What Can We Make of This!
The more time that Trump tweets the more time credibility will be questioned. And that is probably the main driver of markets currently. Trump appears to be rapidly becoming a victim of his own making. The geopolitical risks are confusing. First we supposedly have war ships steaming towards Korea when in fact they were steaming away into the Indian Ocean. We then have the issue of Iran where the U.S. appears to be suggesting that they could bomb Iran. That could prove to be a real folly and that probably could happen at the insistence of both Iran and Saudi Arabia, both of whom stand to lose much if Iran becomes part of the global economy again.
As the rhetoric amps up we note that M&A activity has fallen as a result of uncertainty over tax and regulatory conditions and policies. “If IG issuance is dropping due to policy uncertainty, this could easily boomerang back into weaker growth, falling risky assets, and wider credit spreads,” Caprio (Bloomberg citing UBS Report). New issuance has fallen and that is causing some concern as a fall in issuance could signal a slowing economy.
On the policy side however the FX market is leading the way in debunking some of the pillars of Trump’s ideas. Trump’s use and understanding of Macroeconomics 101 appears to forget that FX markets are Brownian in nature, and to expect a strengthening currency and for that currency to remain strong is a somewhat fanciful notion. I guess that comes from always trading in U.S. Dollars and never having to think about thirds. Currency appreciation is a pillar of Trump’s policies and also what is behind his zeal to build a wall. The thought is that the currency becomes the offset and that U.S. firms and customers can purchase products cheaper thus offsetting import taxes. Unfortunately the currency has weakened and U.S. firms face the prospect of much more expensive products and this could severely impact the balance sheets of retailers such as Walmart. The real concern however is what happens if the appreciation that the Republicans promise could be more in the way of inflation. And that means the movement is in the inflation adjusted dollar rather than the nominal rate, and that’s the stuff that worries Yellen and Bankers alike.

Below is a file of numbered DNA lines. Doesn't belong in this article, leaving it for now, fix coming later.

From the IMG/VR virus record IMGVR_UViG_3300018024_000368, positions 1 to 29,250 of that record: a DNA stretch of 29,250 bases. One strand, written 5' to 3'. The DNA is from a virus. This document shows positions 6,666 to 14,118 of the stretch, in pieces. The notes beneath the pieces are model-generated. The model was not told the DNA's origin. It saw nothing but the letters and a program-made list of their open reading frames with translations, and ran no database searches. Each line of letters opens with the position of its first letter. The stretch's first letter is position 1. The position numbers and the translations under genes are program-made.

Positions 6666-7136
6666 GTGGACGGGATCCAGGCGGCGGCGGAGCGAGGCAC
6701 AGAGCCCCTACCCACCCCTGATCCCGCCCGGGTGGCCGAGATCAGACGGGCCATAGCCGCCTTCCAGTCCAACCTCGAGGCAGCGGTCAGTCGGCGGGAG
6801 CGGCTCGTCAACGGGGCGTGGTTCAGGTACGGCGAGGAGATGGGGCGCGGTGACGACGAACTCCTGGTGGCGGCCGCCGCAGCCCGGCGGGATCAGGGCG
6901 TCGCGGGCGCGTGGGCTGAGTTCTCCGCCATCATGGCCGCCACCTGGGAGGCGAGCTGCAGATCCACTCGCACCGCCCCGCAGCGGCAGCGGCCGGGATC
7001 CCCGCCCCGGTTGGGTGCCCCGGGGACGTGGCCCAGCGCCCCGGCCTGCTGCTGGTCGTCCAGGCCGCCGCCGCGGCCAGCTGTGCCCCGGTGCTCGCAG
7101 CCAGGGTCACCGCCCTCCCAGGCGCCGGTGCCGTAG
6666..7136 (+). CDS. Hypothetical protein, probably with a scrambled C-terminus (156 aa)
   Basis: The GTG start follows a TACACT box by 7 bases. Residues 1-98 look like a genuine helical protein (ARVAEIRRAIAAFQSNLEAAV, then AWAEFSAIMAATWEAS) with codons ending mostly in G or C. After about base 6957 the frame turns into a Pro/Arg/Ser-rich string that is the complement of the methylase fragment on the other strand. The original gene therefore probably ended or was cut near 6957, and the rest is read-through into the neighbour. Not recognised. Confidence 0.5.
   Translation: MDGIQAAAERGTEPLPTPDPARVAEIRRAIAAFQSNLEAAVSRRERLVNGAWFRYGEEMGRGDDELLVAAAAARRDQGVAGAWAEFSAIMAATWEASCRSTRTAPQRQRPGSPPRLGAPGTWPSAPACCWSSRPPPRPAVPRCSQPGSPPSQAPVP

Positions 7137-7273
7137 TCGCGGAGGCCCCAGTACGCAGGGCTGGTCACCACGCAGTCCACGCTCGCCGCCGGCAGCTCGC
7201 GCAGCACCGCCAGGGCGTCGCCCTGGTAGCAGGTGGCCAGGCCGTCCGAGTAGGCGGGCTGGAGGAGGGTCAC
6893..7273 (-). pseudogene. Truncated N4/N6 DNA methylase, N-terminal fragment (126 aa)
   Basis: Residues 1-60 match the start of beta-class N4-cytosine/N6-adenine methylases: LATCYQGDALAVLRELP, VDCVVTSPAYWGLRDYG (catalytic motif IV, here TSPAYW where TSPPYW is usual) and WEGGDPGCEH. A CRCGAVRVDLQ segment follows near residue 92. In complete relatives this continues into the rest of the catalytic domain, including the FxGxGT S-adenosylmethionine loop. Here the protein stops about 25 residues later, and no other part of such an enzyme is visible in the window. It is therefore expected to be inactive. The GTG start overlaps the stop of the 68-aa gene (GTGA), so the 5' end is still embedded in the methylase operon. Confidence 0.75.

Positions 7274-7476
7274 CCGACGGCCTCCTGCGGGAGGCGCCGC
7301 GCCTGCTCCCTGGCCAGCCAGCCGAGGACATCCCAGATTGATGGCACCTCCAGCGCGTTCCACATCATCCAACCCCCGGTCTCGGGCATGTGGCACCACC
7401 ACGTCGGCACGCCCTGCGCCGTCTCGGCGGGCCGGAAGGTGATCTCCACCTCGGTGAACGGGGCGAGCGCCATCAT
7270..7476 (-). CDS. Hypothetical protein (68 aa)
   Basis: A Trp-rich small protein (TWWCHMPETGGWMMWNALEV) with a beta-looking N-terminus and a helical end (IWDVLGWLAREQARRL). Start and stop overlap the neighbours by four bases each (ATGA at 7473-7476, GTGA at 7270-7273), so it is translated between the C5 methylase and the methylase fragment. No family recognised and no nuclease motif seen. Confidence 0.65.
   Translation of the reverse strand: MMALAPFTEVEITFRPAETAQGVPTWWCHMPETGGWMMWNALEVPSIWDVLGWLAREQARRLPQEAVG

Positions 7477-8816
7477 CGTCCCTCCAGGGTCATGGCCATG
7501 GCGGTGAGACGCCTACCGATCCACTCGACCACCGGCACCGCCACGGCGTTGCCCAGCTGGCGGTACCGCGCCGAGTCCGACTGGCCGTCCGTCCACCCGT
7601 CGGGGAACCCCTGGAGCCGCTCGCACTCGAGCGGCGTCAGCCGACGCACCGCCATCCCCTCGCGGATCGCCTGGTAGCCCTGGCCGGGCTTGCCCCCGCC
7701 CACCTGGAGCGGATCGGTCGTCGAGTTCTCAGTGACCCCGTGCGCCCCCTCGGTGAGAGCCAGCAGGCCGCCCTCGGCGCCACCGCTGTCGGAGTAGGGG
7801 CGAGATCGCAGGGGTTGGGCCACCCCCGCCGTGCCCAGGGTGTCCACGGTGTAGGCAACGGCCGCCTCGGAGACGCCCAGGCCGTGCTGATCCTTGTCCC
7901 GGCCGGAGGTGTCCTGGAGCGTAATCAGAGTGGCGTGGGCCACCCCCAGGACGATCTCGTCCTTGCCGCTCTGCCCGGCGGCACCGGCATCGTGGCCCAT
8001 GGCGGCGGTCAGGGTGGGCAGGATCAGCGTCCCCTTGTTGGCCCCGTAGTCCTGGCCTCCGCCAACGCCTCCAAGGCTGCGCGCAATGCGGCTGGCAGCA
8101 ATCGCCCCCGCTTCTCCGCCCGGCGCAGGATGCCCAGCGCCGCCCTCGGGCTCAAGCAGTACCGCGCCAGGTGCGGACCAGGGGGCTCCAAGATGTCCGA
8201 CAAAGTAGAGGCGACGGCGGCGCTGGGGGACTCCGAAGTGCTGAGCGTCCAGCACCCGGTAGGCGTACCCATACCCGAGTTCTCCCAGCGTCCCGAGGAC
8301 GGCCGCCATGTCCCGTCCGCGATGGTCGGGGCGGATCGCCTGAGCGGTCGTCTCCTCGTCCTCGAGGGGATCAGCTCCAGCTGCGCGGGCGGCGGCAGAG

So the risks are uncertain but markets are still nervous. The U.S. Treasuries staged a retreat today giving up some of the gains of yesterday but still remain 40 or so points lower than a few weeks ago. The Dow was down about 0.6% and the U.S. 10 year treasury closed around 2.22% up about 5 bp. The U.S. curve developed a few kinks today an steepened slightly. The 2/10 closed at 103.30 out about 3 bp, the 10/30 squeezed tighter by 1 bp, and the 2/30 was out by 2bp.
Gold fell 1%, WTI dropped 3.5%, and gasoline inventories rose 1.54%.
It is hard to make out just what is happening, however markets are extremely nervous and posturing that raises geopolitical risks are not helping. I expect this nervousness to continue for some time yet. Meanwhile the reporting season continues to be mixed and this is acting as a drag on equities. Without any reform announcements equities could start to reprice and that is probably what bonds are already alluding to, and that is why the bonds have rallied so far even adjusting for geopolitical risk. High dividend paying stocks and income assets are back in favour and that’s a story in itself.
Aussie Market Today.
The weakness in commodities and equities remain, and that probably means weaker equities in the Aussie time zone. Bonds could retrace a few points today as the U.S. Bonds retraced a few bp on the day. European bonds were also slightly weaker the 10 year bund was weaker by 4 bp to close at 0.2% and that provides more reasons why Aussie bonds could weaken 5-7 bp on the day.